It is in the very midst of that time that God will be who He is – the Savior – saving people in a way and to an extent unknown before. And the prayers of all the saints, through all of the centuries, for such a time to come, will be answered.

Now, the saving work of God I this time period to come will be twofold. And it’s important to remember that it will be. It will involve on the one hand Israel, and on the other hand the nations of the world we know as “Gentiles, another word for nations other than Israel.

Now, just to give you a little bit of quick background, because I don’t want to belabor the point, we know that God has promised to save Israel, and we are waiting for that day. We are longing for that day. The apostle Paul certainly prayed for that day passionately, zealously. His heart’s desire was for Israel, that she would be saved as he expresses in the ninth chapter of the book of Romans. His passion was for the redemption of Israel.

In chapter 10 of Romans and verse 21, “As for Israel, the Lord says, ‘All the day long I have stretched out My hands to a disobedient and obstinate people.’” God Himself even, longing for the Jewish people to turn to Him, and they would not. In Romans 11, Paul writes, “I say, then, God has not rejected His people, has He? May it never be.” And then in verse 2, he says, “God has not rejected His people who He foreknew. God has not turned His back on them; He has not obviated His promise. Over in verse 11, “I say, then, did they stumble so as to fall? Did they? May it never be.” May it never be.

And then, finally, down in verse 25 of Romans 11, “I don’t want you to be ignorant, brethren” - he says, or - “uninformed of this mystery, lest you be wise in your own estimation, that a partial hardening has happened to Israel until the fullness of Gentiles has come in.” It’s partial, and it’s temporary. And then he says, “All Israel” verse 26 – “will be saved.” That promise will come to pass.”

And here in Revelation chapter 7, we’ve already gotten a taste of that in the first eight verses, haven’t we? For there we meet 12,000 Jews out of the 12 tribes who will be redeemed, who will be sealed and protected during the time of tribulation, and they will become the evangelists and the preachers of the gospel that will crisscross the globe. And at their preaching, Israel will hear the message of the saving gospel. And eventually they will look on the one whom they’ve pierced. They will be redeemed, as Zechariah says, and a fountain of cleansing will be opened to them and their salvation promise will come to pass.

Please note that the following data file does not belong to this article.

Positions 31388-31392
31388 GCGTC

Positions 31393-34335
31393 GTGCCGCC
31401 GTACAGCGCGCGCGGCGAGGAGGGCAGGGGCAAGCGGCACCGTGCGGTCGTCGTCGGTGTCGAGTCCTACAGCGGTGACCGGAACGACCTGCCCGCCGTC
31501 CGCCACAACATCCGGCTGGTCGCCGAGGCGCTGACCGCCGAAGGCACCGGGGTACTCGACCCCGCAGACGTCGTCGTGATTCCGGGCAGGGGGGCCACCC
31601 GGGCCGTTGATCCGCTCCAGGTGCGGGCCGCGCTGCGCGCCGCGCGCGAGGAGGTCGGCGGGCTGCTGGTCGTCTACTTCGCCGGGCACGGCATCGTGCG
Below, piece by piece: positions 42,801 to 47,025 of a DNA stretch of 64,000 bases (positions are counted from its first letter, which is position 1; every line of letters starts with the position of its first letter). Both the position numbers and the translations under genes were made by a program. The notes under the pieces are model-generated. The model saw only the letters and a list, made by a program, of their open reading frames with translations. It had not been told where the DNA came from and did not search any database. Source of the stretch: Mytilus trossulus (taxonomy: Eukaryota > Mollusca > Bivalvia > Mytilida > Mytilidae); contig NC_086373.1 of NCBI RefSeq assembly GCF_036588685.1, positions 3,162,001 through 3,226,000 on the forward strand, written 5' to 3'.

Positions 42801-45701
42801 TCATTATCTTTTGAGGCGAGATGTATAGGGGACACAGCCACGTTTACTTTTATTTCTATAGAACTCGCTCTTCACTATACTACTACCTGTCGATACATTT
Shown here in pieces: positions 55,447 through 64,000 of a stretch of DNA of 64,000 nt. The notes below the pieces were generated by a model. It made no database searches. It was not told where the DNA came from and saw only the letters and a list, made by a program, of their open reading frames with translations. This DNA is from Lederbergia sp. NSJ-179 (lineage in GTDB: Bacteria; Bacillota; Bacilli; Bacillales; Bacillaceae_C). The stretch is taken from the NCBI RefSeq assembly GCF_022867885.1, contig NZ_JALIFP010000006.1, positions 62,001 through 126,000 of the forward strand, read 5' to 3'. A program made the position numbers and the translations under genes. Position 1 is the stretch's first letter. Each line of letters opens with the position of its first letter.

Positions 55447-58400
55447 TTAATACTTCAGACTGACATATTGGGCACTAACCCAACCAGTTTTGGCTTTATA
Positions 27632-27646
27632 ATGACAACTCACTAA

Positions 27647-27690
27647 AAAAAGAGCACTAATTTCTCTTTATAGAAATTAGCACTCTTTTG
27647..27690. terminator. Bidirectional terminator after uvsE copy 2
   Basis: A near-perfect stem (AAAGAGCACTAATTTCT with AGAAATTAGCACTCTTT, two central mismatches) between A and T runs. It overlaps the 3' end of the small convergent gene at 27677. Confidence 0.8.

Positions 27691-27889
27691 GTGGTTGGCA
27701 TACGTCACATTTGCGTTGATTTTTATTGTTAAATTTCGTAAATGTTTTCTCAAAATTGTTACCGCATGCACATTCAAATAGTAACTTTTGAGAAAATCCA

Salvation for all Israel is coming. But secondly, and this is what is featured in our text tonight, there is coming salvation to the Gentiles. And do you know that this, too, is promised in Scripture? And because this is rarely ever dealt with, I want to spend a few moments dealing with it if I may tonight.

Go with me back to the book of Genesis, and I want to set in your mind the promise of God to the nations of the world for the ultimate time of salvation. It really finds its beginning in the twelfth chapter of Genesis with God’s promise to a man named Abram, later Abraham. Verse 1 of chapter 12, “The Lord said to Abram, ‘Go forth from your country, and from your relatives and from your father’s house, to the land which I will show you; and I will make you a great nation” – that’s the nation of Israel – “I will bless you and make your name great; and so you shall be a blessing. And I will bless those who bless you, and the one who curses you I will curse.” And then here is this – “And in you all the families of the earth shall be blessed.”

Now, that can have a number of specific fulfillments. It was through them, in the Old Testament, that any nation or any person of another nation heard the truth, because the law, and the prophets, and the testimonies, the ordinances, the covenants, all the promises of God were given to the nation Israel. And it was then, through the means of Israel as the witness nation, that others heard.

It also has the implication about the Messiah, for it was through the nation Israel, through the very loins of Abraham, that ultimately the Messiah came in whom is provided salvation not only for Jews but for Gentiles.

And then finally, I believe it will be through the witness and testimony of a converted Israel, and certainly in great part 144,000 Jews, that the rest of the world in the time of the tribulation to come, hearing the truth of Christ, will be saved, and thus, in Israel, they will be blessed. So, there is a promise there, at the very outset in the Abrahamic covenant, related to the salvation of nation.

Now look at Psalm 67, and I want to show you just briefly a few places in the Psalms to set this in your mind. Here is a psalm of praise that the Jews would read and sing. It speaks about God’s blessing to them. Verse 1, “God be gracious to us and bless us, and cause His face to shine upon us” – why? – “that Thy way may be known on the earth, Thy salvation among all nations.” And then down in verse 7, “God blesses us in order that all the ends of the earth may fear Him.” God had designed them to be His witness nation, and they were, in part and temporarily; and then, of course, they failed and had to be set aside, and a new people was called out, namely the Church. But I believe again, in the end, in the future, at the great testimony of the 144,000 Jewish evangelists, the nations will hear and fear the Lord and turn to Christ.